Ahymsin Newsletter: Yoga is Samadhi
  AHYMSIN Newsletter, Issue - October 2013  
 
   
 
   

Ahimsa and Truth

by Swami Rama

Choosing a Path (Book Cover)An excerpt from Choosing a Path by Swami Rama, published in 1982 by Himalayan International Institute of Yoga Science & Philosophy of the U.S.A.

Ahimsa means non-injuring, non-hurting, and non-killing.  Normally, students think of violence in only physical terms, and civilized people refrain from gross acts of violence because of legal and social pressures. But ahimsa refers to non-violence in thought, action, and speech. All actions and speech are directed by the mind. Therefore, violence in action or speech is always preceded by violent thoughts. This has serious repercussions on the mental life and also reflections on the body. Practicing ahimsa shows one how to avoid these consciously and to be aware of the fact that violence is injurious to the mind and body, as well as to those towards whom one expresses violence. The practice of ahimsa leads one towards the service of others, for its careful cultivation leads to a spontaneous and all-encompassing love.

Correctly practicing truthfulness is impossible without practicing ahimsa. To be truthful and to speak truth become necessary for students if they really want to know their essential nature, but students find difficulty in practicing truth because they do not know how. It is necessary to not lie, and by not lying, one learns to speak truth. By not performing violent actions and not having violent thoughts, one can practice and express his love. Only the strong can practice ahimsa. Violence and weakness are synonymous. Ahimsa, being an expression of love, brings strength and confidence within. Self-confidence comes only when ahimsa is practiced.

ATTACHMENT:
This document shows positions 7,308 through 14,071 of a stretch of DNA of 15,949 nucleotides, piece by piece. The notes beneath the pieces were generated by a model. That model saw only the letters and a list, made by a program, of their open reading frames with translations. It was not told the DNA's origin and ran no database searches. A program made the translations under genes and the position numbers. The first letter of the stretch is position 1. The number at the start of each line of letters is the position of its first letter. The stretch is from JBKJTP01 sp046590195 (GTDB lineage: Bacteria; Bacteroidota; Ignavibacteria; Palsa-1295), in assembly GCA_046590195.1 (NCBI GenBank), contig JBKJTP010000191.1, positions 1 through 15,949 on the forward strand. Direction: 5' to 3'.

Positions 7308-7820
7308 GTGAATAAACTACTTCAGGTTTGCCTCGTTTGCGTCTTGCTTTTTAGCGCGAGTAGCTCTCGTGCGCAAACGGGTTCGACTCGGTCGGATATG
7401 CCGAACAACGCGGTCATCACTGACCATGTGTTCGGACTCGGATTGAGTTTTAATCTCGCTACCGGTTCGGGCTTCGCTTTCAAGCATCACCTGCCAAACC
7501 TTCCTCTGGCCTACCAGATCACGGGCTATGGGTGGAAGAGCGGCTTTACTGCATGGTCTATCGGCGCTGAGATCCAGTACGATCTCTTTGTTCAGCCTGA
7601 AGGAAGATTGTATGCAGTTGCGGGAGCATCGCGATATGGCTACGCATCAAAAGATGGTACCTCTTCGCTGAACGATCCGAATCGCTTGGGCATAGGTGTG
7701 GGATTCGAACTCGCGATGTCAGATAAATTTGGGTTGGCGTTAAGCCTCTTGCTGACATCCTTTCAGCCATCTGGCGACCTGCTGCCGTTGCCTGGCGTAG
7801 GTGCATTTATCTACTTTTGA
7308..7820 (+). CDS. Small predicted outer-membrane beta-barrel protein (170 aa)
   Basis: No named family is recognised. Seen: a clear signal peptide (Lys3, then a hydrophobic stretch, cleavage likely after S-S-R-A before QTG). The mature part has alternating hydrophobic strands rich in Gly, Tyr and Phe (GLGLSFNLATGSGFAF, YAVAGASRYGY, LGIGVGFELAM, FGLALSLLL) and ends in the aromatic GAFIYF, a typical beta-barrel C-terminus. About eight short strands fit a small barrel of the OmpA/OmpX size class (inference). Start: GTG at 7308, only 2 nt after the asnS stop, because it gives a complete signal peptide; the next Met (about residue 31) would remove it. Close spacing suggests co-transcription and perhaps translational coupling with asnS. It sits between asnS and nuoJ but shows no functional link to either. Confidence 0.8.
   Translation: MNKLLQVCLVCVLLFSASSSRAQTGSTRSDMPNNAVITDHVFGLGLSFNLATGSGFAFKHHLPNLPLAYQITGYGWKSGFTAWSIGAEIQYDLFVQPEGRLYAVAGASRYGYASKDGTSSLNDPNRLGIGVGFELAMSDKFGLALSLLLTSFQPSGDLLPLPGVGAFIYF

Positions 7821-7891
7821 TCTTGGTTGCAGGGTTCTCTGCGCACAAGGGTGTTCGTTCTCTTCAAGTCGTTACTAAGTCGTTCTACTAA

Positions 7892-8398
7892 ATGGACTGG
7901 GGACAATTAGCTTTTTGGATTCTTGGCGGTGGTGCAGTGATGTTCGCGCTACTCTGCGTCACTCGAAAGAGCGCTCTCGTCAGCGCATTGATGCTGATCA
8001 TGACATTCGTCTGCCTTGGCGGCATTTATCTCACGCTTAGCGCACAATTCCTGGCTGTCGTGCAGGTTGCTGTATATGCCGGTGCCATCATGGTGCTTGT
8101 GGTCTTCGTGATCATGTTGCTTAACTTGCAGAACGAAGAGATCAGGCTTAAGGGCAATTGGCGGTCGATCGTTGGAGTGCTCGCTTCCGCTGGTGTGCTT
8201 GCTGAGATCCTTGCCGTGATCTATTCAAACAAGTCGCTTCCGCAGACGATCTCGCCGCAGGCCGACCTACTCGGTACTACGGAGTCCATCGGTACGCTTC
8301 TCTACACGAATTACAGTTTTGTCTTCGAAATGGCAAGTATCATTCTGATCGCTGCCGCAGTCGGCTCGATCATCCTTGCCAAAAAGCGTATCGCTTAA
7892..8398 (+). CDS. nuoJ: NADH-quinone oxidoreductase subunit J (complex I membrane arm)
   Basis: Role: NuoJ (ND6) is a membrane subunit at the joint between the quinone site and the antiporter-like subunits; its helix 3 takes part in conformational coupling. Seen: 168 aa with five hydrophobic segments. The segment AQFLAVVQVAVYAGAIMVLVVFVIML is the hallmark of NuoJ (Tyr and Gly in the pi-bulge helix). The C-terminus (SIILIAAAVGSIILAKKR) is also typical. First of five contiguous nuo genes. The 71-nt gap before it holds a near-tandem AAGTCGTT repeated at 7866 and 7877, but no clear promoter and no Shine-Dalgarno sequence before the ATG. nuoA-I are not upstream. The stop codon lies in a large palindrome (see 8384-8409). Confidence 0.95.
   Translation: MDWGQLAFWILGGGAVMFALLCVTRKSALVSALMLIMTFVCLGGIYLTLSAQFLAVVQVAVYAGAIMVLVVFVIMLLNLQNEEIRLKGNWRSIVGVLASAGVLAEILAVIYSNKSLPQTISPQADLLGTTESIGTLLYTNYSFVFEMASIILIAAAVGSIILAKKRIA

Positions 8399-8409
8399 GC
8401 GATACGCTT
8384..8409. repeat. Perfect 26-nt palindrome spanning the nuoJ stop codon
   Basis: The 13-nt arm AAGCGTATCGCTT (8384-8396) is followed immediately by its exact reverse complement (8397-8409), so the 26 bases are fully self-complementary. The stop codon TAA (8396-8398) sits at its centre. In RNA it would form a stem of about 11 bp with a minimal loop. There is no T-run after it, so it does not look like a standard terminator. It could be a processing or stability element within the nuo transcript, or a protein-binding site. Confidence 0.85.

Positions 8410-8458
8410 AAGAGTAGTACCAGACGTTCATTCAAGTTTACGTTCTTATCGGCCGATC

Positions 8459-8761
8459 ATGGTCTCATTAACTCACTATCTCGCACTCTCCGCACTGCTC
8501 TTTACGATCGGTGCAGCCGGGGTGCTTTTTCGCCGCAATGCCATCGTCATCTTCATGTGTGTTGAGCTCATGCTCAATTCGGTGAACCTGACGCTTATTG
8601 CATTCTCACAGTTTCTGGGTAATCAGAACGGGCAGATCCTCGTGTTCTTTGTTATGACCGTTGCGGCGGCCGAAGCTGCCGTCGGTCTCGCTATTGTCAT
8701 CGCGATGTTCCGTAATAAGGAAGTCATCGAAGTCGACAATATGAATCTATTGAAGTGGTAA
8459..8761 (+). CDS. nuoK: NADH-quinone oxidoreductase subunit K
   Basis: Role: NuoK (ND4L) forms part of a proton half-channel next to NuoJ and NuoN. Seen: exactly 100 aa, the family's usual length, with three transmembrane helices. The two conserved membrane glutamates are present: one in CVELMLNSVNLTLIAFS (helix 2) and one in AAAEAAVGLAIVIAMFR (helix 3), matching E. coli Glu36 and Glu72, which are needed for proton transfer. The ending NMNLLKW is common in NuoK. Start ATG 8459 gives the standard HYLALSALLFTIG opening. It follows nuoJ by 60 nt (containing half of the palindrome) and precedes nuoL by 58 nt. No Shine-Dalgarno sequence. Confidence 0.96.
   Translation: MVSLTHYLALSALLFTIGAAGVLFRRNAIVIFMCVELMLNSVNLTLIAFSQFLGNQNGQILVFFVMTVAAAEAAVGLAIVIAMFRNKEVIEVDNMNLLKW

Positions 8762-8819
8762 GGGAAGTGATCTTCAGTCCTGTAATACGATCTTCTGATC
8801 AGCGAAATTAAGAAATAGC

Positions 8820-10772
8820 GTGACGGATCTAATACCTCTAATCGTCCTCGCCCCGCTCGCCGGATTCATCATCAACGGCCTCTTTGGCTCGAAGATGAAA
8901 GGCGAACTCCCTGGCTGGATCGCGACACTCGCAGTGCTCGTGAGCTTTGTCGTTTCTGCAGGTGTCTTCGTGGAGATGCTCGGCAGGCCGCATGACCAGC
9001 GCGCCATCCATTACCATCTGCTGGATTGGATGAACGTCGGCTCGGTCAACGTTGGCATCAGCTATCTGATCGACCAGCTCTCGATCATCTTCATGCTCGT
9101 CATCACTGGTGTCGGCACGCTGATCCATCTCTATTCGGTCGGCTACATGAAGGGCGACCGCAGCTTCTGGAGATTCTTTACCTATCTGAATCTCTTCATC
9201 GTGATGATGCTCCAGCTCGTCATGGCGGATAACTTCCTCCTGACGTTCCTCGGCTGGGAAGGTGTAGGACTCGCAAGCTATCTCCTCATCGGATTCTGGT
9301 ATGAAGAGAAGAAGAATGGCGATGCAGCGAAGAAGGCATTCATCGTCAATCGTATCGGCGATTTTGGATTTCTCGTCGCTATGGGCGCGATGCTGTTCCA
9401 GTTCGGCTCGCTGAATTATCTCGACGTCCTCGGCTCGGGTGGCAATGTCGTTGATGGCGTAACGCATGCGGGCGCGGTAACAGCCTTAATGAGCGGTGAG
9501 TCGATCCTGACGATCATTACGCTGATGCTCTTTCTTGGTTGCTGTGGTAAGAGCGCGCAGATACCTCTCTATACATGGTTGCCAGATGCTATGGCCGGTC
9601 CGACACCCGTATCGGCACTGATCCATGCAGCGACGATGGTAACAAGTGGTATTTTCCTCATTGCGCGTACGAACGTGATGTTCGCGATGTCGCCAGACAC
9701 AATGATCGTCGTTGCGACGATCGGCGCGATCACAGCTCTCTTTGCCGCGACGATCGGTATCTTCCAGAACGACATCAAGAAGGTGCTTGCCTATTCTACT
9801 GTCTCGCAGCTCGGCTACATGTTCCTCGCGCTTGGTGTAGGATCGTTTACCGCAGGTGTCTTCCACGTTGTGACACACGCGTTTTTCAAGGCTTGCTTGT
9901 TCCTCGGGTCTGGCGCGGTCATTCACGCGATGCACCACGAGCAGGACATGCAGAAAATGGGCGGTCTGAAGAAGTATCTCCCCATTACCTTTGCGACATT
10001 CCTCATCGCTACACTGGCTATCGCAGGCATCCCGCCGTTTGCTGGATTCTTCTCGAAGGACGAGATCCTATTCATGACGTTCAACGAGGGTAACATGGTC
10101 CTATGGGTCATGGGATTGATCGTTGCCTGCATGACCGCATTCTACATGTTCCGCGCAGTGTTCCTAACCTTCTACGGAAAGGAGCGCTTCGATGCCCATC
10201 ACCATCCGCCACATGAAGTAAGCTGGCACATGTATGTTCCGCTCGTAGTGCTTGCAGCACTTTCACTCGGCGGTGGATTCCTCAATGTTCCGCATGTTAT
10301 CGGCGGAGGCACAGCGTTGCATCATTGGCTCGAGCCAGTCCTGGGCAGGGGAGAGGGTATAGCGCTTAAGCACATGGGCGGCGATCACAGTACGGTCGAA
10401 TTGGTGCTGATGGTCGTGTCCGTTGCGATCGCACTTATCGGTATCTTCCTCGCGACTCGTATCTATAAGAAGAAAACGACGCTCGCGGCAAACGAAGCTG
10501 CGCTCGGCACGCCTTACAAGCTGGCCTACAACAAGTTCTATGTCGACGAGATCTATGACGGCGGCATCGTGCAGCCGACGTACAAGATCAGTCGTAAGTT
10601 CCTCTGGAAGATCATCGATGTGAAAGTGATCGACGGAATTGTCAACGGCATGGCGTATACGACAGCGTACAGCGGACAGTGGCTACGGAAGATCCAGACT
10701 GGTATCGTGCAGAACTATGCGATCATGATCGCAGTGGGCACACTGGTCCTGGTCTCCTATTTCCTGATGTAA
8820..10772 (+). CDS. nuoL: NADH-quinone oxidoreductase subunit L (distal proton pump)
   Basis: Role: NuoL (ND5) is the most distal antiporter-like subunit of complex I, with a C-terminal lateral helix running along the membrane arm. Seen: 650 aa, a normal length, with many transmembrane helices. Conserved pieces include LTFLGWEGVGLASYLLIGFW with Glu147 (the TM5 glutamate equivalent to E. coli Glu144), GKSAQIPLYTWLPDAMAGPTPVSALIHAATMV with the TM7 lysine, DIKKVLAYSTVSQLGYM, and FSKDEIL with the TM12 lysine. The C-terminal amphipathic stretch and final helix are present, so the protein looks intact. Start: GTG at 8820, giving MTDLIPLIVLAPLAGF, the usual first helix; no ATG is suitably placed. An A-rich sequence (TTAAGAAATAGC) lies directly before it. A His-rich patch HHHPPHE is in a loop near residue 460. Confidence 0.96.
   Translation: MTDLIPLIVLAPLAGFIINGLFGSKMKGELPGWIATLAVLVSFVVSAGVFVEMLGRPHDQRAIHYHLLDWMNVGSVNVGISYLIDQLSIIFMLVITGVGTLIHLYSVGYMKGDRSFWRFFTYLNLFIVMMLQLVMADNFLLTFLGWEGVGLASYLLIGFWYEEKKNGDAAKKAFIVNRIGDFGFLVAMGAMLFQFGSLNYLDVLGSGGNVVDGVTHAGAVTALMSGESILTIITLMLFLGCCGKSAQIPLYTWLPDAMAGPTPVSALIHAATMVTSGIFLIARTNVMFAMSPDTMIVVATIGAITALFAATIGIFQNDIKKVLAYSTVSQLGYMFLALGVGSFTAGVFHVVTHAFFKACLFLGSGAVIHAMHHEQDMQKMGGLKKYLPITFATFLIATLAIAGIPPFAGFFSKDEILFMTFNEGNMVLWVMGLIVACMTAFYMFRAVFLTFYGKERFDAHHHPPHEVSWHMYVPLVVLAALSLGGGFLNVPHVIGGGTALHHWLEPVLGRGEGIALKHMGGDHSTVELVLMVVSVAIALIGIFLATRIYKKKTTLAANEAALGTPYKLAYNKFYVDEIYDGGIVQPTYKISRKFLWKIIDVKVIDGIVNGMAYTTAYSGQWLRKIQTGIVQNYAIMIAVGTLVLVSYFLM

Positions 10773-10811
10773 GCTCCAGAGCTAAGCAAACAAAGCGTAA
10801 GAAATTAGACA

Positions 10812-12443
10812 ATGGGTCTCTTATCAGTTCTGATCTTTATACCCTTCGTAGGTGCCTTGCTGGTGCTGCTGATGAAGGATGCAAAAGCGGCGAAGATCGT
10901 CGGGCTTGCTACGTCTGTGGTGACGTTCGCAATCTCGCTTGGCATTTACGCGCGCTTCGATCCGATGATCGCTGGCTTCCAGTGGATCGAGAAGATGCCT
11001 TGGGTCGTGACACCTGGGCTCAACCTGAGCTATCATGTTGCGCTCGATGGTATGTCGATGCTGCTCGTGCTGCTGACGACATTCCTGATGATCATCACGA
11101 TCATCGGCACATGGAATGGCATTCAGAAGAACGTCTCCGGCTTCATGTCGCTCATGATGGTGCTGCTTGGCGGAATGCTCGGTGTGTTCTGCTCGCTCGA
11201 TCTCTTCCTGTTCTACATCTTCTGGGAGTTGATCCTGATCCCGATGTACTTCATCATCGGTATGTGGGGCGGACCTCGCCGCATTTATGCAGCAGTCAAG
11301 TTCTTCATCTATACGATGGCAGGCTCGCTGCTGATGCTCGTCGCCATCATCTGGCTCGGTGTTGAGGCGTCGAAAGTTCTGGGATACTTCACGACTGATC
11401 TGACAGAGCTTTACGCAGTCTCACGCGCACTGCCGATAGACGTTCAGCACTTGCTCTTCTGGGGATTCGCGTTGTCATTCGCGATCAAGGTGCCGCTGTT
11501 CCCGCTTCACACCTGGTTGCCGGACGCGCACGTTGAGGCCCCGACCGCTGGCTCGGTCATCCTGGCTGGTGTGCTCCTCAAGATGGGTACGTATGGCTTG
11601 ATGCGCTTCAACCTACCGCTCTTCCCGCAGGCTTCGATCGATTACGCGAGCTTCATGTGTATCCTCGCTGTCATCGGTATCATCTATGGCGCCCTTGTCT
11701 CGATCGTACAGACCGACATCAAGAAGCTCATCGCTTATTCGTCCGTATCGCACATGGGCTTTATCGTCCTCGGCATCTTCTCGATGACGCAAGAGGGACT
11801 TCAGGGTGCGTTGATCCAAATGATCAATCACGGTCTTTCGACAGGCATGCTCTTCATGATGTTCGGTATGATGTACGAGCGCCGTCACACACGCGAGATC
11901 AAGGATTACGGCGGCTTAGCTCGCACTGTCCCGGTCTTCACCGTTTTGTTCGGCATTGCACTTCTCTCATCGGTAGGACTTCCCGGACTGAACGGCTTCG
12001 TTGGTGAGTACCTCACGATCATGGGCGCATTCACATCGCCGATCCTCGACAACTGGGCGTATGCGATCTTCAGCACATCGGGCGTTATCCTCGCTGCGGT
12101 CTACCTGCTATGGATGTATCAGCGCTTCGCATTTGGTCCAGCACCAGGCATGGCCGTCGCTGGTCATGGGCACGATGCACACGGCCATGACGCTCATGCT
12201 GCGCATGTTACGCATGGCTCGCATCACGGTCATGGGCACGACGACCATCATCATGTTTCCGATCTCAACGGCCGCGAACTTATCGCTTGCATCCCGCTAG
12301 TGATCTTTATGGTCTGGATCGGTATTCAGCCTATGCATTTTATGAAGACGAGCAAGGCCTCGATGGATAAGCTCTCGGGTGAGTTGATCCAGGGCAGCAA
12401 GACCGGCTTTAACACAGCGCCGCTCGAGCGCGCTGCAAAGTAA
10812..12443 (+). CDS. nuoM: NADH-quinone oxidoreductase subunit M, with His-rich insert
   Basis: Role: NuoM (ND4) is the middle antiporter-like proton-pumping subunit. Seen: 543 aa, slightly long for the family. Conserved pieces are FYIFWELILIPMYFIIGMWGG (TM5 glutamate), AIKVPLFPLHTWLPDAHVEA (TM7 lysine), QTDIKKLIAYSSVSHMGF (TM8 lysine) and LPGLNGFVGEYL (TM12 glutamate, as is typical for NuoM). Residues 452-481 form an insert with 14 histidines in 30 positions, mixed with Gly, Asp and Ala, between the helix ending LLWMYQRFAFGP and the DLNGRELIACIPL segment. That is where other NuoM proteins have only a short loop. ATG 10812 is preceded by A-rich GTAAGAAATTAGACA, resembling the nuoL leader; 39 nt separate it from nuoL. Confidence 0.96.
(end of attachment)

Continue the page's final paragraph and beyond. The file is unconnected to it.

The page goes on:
Here the student should note that truthfulness is the second commitment and ahimsa is the first, which indicates that practicing truthfulness is essential, but ahimsa, being an expression of love, is practiced first. In all the disciplines of all traditions, truthfulness is considered to be the highest of all courts, but how does one practice it? One should be truthful to oneself first. By not being truthful, one creates a dual personality, which weakens human potential and robs inner strength. When the student learns not to lie, he realizes that one lie inevitably leads to another, and soon deception becomes second nature and leads to a fearful and scheming mind. It is a fact that when a student makes truth the central focus of his life, all of his utterances are effective and come true. Such a student never lies. Practicing truthfulness is a way of storing inner strength, and once one builds a strong reservoir of strength within, he can attain the higher steps of realization. Those who are students of truth realize that truth is the lord of their life. Such students are fearless and do not suffer on account of complexes.